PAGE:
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Tuesday, November 3, 2015

Arbitration ~ is that privatization of Justice system

Can you identify what Chris Gayle is signing ~ it is calling for Third Umpire to intervene – a referral !! 

Arbitration is a dispute resolving mechanism - I had earlier posted on the general condition of Standard Fire and Special Perils Policy – ‘arbitration clause’. Insurance is primarily a contract of indemnity – there can be difference of opinion, variance of interpretations and disputes.  In any commercial transaction, the traders undertaking such business transactions sure would have only good intentions of carrying out their trade deals, still there would arise disputes during performance of contracts; disputes on small to larger issues – much to annoyance of all the parties concerned. Unresolved disputes not only upset smooth continuance but also involve litigation at costs, time and efforts. Everyone would like to have such dispute areas narrowed thinner and have a mechanism for faster and efficient resolution.  


General condition no. 13 of Standard Fire Policy is – ‘arbitration clause’, which is present in most insurance contracts. Arbitration, a form of alternative dispute resolution, is a legal technique for the resolution of disputes outside the courts, where the parties to a dispute refer it to one or more persons.  An arbitration clause is a commonly used clause in a contract that requires the parties to resolve their disputes through a process of arbitration.  The clause may not incorporate  a specific jurisdiction, but sure would bind  the parties to a type of resolution outside of the courts, and is therefore considered a kind of forum selection clause. The clear advantage of arbitration would the speedy disposal, lesser legal technicalities and formalities, flexibility and lower costs.

In India, an Act  to consolidate and amend the law relating to domestic arbitration, international commercial arbitration and enforcement of  foreign arbitral awards as also to define the law relating to conciliation and for matters connected therewith or incidental thereto – came into being in Aug 1996 and is known as “The Arbitration and Conciliation Act, 1996’.One important aspect in Insurance Policy is that ‘arbitration’ can be invoked only when the liability is admitted and dispute is on the amount.  The condition mentions of appointment of arbitrator and if a single arbitrator cannot be agreed upon, it will be a team of 3 – one  appointed by the Insured; one by the Company and the other appointed by the two selected arbitrators. (earlier policies – A/B/C contained reference to Umpire as third arbitrator !)….  Here are some excerpts from an interesting article in NewYork Times titled:   “In Arbitration, a ‘Privatization of the Justice System’”.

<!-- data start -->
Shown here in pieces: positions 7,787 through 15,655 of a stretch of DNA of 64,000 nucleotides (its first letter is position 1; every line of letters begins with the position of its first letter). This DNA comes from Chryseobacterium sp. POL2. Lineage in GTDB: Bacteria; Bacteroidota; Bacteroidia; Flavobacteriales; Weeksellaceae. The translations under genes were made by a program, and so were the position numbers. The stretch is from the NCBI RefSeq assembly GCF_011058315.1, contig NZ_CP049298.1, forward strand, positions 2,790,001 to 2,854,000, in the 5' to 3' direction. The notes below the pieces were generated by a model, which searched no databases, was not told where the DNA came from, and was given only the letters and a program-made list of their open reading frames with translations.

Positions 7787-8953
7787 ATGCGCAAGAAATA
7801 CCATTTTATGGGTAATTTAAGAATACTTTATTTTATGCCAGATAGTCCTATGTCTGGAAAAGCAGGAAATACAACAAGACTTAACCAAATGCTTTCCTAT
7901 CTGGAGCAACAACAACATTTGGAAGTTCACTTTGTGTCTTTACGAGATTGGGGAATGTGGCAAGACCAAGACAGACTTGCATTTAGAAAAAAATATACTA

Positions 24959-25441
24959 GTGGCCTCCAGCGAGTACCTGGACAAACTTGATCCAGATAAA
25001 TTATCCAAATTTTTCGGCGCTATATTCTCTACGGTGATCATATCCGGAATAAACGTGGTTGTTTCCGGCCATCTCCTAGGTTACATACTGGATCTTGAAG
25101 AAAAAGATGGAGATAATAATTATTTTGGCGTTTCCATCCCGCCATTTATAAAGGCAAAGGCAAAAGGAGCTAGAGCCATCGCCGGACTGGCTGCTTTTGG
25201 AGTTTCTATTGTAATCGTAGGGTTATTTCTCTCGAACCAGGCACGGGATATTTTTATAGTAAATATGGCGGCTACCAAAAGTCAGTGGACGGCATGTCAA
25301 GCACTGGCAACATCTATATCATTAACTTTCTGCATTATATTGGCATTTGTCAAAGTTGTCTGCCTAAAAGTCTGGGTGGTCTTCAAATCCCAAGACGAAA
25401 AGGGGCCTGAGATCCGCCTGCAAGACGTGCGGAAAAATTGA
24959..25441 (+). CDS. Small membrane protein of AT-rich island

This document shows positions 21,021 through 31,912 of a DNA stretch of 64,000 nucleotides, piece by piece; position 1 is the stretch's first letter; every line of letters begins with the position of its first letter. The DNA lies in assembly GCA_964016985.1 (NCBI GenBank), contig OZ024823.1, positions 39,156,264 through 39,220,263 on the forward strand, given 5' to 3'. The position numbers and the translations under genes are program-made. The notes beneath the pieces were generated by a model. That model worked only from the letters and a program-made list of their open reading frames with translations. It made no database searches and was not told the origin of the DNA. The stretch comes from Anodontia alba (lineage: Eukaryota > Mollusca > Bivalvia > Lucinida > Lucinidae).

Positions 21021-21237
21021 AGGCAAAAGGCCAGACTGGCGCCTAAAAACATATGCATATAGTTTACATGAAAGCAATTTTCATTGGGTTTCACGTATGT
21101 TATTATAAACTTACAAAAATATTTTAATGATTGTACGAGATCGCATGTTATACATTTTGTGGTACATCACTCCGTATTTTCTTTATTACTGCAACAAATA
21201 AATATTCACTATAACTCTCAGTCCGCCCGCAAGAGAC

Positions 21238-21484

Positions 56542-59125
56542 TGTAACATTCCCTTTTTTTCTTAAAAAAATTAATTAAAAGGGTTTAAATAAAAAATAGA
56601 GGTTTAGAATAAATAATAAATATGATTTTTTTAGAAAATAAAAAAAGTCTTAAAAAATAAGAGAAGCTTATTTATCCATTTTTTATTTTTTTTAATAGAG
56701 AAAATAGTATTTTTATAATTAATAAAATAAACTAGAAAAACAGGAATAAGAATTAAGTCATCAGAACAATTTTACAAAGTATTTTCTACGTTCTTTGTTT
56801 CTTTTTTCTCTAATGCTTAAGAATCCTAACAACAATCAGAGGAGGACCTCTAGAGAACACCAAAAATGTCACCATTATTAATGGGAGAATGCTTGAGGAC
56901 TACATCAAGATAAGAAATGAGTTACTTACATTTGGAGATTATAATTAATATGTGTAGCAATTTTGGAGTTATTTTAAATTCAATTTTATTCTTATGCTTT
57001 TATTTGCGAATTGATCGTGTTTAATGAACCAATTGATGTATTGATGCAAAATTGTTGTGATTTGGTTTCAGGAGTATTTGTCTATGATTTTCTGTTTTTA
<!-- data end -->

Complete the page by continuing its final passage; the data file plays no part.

When she bought her car, Tinker Martin-Bowen signed a contract with an arbitration clause that took away her right to a jury trial. Only later did she realize just what she had given up. Deborah L. Pierce, an emergency room doctor in Philadelphia, was optimistic when she brought a sex discrimination claim against the medical group that had dismissed her. Respected by colleagues, she said she had a stack of glowing evaluations and evidence that the practice had a pattern of denying women partnerships.

She began to worry, though, once she was blocked from court and forced into private arbitration. Presiding over the case was not a judge but a corporate lawyer,  who also handled arbitrations. When Ms. Pierce showed up one day for a hearing, she said she noticed Mr. Kalogredis having a friendly coffee with the head of the medical group she was suing.

During the proceedings, the practice withheld crucial evidence, including audiotapes it destroyed, according to interviews and documents. Ms. Pierce thought things could not get any worse until a doctor reversed testimony she had given in Ms. Pierce’s favor. The reason: Male colleagues had “clarified” her memory.When Mr. Kalogredis ultimately ruled against Ms. Pierce, his decision contained passages pulled, verbatim, from legal briefs prepared by lawyers for the medical practice, according to documents.

“It took away my faith in a fair and honorable legal system,” said Ms. Pierce, who is still paying off $200,000 in legal costs seven years later.If the case had been heard in civil court, Ms. Pierce would have been able to appeal, raising questions about testimony, destruction of evidence and potential conflicts of interest.But arbitration, an investigation by The New York Times has found, often bears little resemblance to court.